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Fran-Graphs, Illinois


One of the neater advanced basketball statistics is something called effective field goal percentage (eFG%).  Basically this statistic accounts for the fact that three-pointers are worth more than two-pointers by giving them 3/2 more weight in the percentage calculation.  If a team makes a lot of threes and has an eFG% of 60%, for example, that team would need to make 60% of its shots to score that many points solely from two-point range.

Which is all a way of saying that Illinois was hot, hot, hot last night; Cinemax after dark hot; NBA-Jam hot.  The Illini made 19/30 two-pointers (63%) and 13/18 three-pointers (72%) for an eFG% of 80%.  To put this in context, Eric Hayes of Maryland, in his winning round at the 2010 NCAA three-point shooting championship, made 15 of 25 three-pointers for an eFG% of 90%.  Think about that.  One of the best three-point shooters in the country, in an empty gym, was only slightly more efficient shooting than the Illini last night.  The Illini are a good shooting team (note their season average eFG% of 54%), but 80% is ridiculous.


And it's why I think Iowa, despite losing by 10, played their best game last night.  Their defense had some problems in the first half locating open shooters (especially D.J. Richardson, who made 5-7 on threes), but at a certain point defense didn't matter.  Illinois was just very, very hot.  The Hawks looked like they were ready to fold starting the second half, giving up a couple quick shots and an alley-oop dunk (note to Fran: no more heavy gravy at half-time), but they gamely fought back behind Matt Gatens (21 points on 5-10 from three), Bryce Cartwright (13 points) and Devyn Marble (9 points, including a sick, Paul Pierce-esque baseline jumper where he drew contact and still made the shot).  Jarryd Cole was his active self on the boards (9 rebounds, 7(!) offensive) and on defense, and the Hawks just wouldn't go away, even though the Illini were burning down the house.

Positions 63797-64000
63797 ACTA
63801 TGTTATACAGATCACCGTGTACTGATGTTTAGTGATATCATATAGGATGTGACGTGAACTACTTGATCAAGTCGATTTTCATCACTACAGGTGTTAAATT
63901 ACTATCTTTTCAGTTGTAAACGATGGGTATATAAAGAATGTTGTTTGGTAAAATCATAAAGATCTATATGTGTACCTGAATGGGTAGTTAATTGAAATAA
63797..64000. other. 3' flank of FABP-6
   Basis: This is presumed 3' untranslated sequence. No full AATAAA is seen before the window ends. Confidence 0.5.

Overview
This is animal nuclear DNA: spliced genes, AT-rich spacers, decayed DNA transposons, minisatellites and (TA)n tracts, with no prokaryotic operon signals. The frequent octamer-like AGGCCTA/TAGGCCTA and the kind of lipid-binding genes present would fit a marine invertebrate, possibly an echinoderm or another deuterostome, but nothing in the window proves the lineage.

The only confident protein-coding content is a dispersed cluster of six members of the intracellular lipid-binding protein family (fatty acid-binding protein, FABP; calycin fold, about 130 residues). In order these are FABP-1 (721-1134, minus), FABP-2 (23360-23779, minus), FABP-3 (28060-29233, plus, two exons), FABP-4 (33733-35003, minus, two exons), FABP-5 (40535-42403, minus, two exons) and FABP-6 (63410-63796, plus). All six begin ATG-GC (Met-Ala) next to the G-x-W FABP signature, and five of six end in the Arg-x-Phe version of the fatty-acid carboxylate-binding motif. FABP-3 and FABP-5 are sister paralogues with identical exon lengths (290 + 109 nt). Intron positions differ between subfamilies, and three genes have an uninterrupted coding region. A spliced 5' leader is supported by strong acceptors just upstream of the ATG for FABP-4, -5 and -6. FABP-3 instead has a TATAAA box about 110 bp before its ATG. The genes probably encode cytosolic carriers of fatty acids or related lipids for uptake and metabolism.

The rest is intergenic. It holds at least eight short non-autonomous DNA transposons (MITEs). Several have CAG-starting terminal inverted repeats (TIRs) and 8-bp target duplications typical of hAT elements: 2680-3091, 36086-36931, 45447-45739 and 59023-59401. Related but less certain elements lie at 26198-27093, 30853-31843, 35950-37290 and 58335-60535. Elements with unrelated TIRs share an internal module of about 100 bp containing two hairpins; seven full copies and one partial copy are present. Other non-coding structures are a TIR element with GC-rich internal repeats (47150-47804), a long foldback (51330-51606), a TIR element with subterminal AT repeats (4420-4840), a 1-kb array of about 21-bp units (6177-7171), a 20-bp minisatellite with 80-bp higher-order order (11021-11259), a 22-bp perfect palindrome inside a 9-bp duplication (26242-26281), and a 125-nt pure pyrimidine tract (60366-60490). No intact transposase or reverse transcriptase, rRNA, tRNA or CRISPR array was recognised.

Sadly, the upset wasn't to be.  Iowa continued their free throw shooting woes, making a pitiful 8 of 15 at the line.  In one crucial sequence, the Hawks got the steal and Marble May was sprinting down the court for an easy dunk when an Illinois player whacked him (I was at the game so didn't see the replay -- anyone catch this?) and an intentional foul was called.  Marble May promptly missed both free throws, then Iowa missed its next shot, and Iowa wound up nothing from what could have been a four-point trip.  Down the stretch, Scotch-Soviet double-agent Demetri McCamey decided to take over, scoring three or four baskets, and that was all she wrote.

Stray observations:

  • There was a kind of obnoxious sequence in the last minute where Iowa kept pressing and fouling even though they were down 10, and Bruce Weber kept subbing in new players, almost as if to say "you want to drag this out?  OK, let's drag this out."  The last minute took five minutes.
  • There was a lot of orange at the stadium last night.  Slow-witted Dutch foreign exchange students, I think.
  • When Ed Hightower walked on the court, there were more than a few groans from Iowa fans.  The refereeing seemed fine from my vantage point, though.
  • Cartwright looked like he wanted to show McCamey that he could take him one-on-one, and did, several times.  Cartwright is a dangerous player when he is allowed to just free-lance.
  • Carver got truly loud at points last night.  That steal and intentional foul sequence was about the loudest I've heard the building since the Tom Davis years.  When Marble missed those free throws, the air kind of went out of the building, as everyone realized we probably just blew any chance we had at a truly epic upset.